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Book

21 of 68 Copies Available

  • CENTRAL: First Floor Collection
  • CENTRAL: On Display (10 copies)
  • EASTWOOD: Adult Stacks
  • OSHTEMO: Adult Stacks (7 copies)
  • WASHINGTON SQUARE: Adult Stacks (2 copies)
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Yellowface : a novel

Author

R F Kuang

Call Number

  • FICTION KUAN (CEN, EAS, OSH, WSQ)

Edition

First edition.

Publication Information

New York, NY : William Morrow, an imprint of HarperCollins Publishers, [2023]

Physical Description

323 pages ; 24 cm

Summary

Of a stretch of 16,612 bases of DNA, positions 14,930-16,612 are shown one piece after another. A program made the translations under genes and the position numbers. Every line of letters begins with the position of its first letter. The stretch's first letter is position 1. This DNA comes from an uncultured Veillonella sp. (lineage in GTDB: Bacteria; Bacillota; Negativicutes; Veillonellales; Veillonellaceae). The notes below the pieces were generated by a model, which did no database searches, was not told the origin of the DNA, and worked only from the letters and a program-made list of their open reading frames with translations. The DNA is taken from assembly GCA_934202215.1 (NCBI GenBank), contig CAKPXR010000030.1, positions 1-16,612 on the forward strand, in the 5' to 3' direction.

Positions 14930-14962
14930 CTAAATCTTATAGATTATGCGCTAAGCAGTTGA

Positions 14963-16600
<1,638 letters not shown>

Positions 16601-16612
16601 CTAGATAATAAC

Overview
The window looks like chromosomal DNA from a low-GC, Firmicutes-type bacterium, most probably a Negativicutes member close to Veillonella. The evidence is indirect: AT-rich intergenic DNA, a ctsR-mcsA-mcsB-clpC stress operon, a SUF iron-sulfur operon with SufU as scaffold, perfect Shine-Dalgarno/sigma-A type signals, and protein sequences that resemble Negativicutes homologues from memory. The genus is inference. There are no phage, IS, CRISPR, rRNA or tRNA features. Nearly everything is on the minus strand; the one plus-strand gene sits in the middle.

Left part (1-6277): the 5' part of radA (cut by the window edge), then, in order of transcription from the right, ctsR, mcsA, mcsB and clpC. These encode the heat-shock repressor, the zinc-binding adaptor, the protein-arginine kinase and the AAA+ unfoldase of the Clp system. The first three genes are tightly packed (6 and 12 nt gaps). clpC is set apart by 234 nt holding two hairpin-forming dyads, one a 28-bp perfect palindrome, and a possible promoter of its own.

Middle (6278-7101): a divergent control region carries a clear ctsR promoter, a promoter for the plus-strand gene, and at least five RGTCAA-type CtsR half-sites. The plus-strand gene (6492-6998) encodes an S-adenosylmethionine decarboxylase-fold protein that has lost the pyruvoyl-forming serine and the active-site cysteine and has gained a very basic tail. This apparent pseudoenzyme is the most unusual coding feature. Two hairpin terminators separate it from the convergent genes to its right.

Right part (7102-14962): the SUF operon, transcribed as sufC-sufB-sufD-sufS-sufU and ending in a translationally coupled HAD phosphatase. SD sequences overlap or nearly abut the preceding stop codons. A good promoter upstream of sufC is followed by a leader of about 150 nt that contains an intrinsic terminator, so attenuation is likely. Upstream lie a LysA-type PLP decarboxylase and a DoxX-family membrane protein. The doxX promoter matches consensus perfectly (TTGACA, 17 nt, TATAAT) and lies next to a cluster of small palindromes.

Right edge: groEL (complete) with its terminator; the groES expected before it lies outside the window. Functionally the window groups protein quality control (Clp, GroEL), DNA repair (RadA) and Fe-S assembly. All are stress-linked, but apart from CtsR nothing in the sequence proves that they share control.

"What's the harm in a pseudonym? Bestselling sensation Juniper Song is not who she says she is, she didn't write the book she claims she wrote, and she is most certainly not Asian American--in this chilling and hilariously cutting novel from the #1 New York Times bestselling author R. F. Kuang. Authors June Hayward and Athena Liu were supposed to be twin rising stars: same year at Yale, same debut year in publishing. But Athenas a cross-genre literary darling, and June didn't even get a paperback release. Nobody wants stories about basic white girls, June thinks. So when June witnesses Athenas death in a freak accident, she acts on impulse: she steals Athenas just-finished masterpiece, an experimental novel about the unsung contributions of Chinese laborers to the British and French war efforts during World War I. So what if June edits Athenas novel and sends it to her agent as her own work? So what if she lets her new publisher rebrand her as Juniper Song--complete with an ambiguously ethnic author photo? Doesn't this piece of history deserve to be told, whoever the teller? That's what June claims, and the New York Times bestseller list seems to agree. But June cant get away from Athenas shadow, and emerging evidence threatens to bring Junes (stolen) success down around her. As June races to protect her secret, she discovers exactly how far she will go to keep what she thinks she deserves. With its totally immersive first-person voice, Yellowface takes on questions of diversity, racism, and cultural appropriation not only in the publishing industry but the persistent erasure of Asian-American voices and history by Western white society."--Provided by publisher.

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